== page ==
6 6 E. A. Salimi, M. M. Safarzadeh & A. Monfared observing and interviewing a native speaker teacher of EFL, illustrated that the way in which the teacher s teaching decisions in grammar instruction were formed by the interaction of his cognition, his educational and professional experiences, and the context of instruction. In another study, observing and interviewing two teachers, Borg (2001) estimated the correlation between teachers perception of their knowledge about grammar and their classroom actions and found a direct relationship between the two. For example, when a teacher was self-assured about his knowledge of grammar, he had a tendency to encourage spontaneous questions and express rules immediately, but when he did not feel selfassured about his knowledge of grammar, he changed his behavior. From these two studies (Borg, 1999b; 2001), Borg concluded that teachers should be acquainted with their own perspectives and knowledge about language and language instruction, in general, and grammar and grammar instruction, in particular. Borg (1998b) proposed data-based teacher development activities as a useful technique in order to make teachers aware of their own perspectives; furthermore, Borg (1999a) argued and described another strategy comprising three stages for enhancing teachers awareness. These three stages were: (1) Simply describe what teachers do in classrooms, (2) state the rationale behind them, and (3) evaluate the stated rational. In the same line of study, Phipps and Borg (2009) investigated the discrepancies between teachers grammar instruction values and practices. A longitudinal observation along with an interview with four teachers were conducted. Based on the findings, they concluded that while teachers values and practices are not in agreement, this is at the surface level, and that congruence can be noticed considering deeper levels. They ascribed this to the existence of core and peripheral values. Core values or beliefs are those general beliefs regarding language learning which are experientially ingrained at the surface level, but peripheral values or beliefs are more specific ones regarding grammar and grammar instruction which are theoretically embraced at deeper levels. Borg s studies (Borg, 1999b, 2001; Phipps & Borg 2009) are advantageous in that they made use of observations as well as interviews as instruments in data collection procedures; however, a larger sample of participants could be more reliable and informative, and could help to gain more insights into teachers actual perspectives. Instead, interviews may cause some participants to become too nervous to describe and explain freely their proper feelings. There are alternative data collection procedures such as questionnaires which allow for both a larger sample of participants and a reduction in participants nervousness.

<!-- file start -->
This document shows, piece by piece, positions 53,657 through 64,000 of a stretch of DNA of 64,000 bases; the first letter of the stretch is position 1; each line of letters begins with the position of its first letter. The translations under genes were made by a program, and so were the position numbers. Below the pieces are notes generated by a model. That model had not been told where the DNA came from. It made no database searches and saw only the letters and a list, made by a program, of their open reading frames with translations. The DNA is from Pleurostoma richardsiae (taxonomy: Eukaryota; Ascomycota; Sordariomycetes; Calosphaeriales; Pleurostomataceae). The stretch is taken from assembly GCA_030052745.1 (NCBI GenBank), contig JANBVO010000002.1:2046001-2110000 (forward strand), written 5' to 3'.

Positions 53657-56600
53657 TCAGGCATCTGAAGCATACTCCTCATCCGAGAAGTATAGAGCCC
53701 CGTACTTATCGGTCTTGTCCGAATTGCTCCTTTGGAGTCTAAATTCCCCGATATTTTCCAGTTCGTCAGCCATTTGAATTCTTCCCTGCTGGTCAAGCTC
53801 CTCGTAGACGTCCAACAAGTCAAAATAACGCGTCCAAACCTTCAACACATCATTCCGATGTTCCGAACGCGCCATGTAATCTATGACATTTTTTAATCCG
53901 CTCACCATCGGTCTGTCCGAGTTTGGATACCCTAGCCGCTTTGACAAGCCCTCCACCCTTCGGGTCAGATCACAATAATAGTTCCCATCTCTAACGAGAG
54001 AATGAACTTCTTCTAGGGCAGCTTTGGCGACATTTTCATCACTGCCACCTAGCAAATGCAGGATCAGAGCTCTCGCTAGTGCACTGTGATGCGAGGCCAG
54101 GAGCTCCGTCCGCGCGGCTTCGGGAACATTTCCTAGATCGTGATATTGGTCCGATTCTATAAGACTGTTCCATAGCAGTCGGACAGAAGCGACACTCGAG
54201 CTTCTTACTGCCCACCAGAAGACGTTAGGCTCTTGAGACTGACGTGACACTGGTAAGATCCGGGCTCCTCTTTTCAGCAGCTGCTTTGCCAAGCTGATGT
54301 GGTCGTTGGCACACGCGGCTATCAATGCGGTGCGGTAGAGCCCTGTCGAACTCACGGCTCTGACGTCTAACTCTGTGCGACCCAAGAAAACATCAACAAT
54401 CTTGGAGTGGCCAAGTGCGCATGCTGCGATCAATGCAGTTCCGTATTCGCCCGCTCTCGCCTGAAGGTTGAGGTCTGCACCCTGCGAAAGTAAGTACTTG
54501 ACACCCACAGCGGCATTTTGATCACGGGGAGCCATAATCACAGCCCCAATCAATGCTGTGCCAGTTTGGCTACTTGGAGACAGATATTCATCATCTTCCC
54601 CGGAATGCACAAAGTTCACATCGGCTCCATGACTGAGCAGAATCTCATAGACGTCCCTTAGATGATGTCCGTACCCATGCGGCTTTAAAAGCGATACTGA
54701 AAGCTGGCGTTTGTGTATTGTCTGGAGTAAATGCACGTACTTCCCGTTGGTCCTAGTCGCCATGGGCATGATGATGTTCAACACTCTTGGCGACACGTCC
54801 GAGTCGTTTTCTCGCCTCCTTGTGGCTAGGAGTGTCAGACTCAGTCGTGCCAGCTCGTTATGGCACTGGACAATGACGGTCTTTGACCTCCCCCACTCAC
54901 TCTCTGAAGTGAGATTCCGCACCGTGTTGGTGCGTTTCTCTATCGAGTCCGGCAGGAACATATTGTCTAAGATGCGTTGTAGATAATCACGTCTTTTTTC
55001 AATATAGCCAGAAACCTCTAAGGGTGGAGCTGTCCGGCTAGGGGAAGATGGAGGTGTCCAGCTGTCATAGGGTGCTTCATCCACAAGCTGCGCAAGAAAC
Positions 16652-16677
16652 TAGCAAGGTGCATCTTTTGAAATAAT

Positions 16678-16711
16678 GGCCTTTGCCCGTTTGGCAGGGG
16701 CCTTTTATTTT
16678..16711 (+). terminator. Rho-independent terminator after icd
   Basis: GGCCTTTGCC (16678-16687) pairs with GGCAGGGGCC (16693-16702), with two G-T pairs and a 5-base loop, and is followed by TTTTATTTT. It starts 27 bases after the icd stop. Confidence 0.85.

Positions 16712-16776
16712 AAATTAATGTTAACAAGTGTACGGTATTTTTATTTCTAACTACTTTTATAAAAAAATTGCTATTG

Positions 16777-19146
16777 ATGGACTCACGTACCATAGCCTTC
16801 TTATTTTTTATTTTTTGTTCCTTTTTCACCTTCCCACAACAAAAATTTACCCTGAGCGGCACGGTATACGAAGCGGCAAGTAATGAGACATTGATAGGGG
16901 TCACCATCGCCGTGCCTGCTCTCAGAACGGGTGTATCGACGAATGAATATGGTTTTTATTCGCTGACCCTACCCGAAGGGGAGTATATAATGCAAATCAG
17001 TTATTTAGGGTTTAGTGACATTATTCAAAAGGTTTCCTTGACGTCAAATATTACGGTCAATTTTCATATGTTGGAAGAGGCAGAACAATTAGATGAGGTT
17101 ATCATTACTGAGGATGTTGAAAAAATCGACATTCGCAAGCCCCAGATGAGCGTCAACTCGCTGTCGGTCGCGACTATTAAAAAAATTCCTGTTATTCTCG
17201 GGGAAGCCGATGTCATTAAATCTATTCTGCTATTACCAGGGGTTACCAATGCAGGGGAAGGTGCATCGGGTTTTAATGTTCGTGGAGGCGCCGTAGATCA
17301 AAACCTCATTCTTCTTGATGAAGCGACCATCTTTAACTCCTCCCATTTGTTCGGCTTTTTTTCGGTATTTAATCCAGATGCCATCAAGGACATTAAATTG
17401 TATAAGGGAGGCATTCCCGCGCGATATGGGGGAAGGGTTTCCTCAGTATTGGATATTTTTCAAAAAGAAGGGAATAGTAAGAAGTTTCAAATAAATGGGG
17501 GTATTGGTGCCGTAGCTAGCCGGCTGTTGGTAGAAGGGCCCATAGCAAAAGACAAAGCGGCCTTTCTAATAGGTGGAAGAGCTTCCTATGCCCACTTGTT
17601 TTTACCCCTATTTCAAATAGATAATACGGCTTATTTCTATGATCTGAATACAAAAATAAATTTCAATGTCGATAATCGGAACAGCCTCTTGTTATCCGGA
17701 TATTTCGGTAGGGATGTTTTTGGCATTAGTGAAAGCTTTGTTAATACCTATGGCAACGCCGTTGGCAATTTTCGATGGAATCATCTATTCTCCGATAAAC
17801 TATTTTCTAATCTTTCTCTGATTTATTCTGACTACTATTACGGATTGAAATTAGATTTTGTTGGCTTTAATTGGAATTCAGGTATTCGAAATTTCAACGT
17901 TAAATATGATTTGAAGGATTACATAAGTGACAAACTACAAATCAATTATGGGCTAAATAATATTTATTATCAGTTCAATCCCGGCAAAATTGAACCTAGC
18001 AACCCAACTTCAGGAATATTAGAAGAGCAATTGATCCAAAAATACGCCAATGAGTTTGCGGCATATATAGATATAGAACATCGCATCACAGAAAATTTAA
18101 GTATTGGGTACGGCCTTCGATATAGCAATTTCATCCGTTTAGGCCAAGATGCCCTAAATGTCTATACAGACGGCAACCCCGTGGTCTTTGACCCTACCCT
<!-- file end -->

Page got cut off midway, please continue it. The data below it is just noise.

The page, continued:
7 International Journal of Language Studies, 10(4), In their study, Burgess and Etherington (2002) explored the attitudes of 48 English for Academic Purposes (EAP) teachers toward grammar and grammar instruction using a developed questionnaire. In the questionnaire, they explored teachers attitudes toward the role of grammar in language, explicit grammar teaching, instruction vs. exposure, declarative and procedural knowledge, the importance of conscious knowledge, comparison and contrast of structures, the use of grammatical terminology, problem solving, correction of errors, presentation in authentic, complete texts, and the role of practice. Following that, the researchers, using some open ended questions, asked teachers to provide their comments to gain further information about their perspectives. They reported that the teacher s answers to these questions are generally compatible with their answers to other questionnaire items. Yet, the fact is that reaching an understanding of teachers perception using only questionnaires as a data collection tool does not seem to suffice, something which Burgess and Etherington (2002) mentioned as one of the limitations of their study. They suggested that a triangulation method through which the researchers could have used observation of the teacher s actual classroom performance along with the attitudes expressed through questionnaires, was an appropriate option. Hosseinpour Moghaddam (2008) investigated the perspectives of 41 ESP teachers around the role of grammar in ESP courses using the Burgess and Etherington s (2002) questionnaire. He was to investigate whether there is any differences among the perspectives of ESP teachers on various aspects of grammar instruction, the amount of importance attached to the role of grammar in ESP courses by ESP teachers, and the effect of participant teachers academic degrees (MA holders, PhD candidates, and PhD holders) on their perspectives on various aspects of grammar and grammar teaching; he also attempted to recognize which approaches and techniques toward grammar instruction are common in ESP program classes in Iran. The findings showed that while teachers had diverse views of grammar instruction, they all highly valued the role of grammar in ESP classes. Moreover, it was found that the academic degrees of participant teachers had no significant effect on their views about different aspects of grammar and grammar teaching. In this study, similar to Burgess and Etherington s (2002) work, only one data collection instrument had been employed. Needless to say, if we want to gain a greater understandings of teachers perspectives, we need to use a triangulation method and employ more than one instrument for instance a questionnaire along with classroom observation. In another study, Farshchi (2009) adopted Burgess and Etherington s (2002) questionnaire. In a comparative study on the role of grammar, he investigated the perspectives of 117 teachers, from both state high schools and private English language institutes. He reported that the perspectives of teachers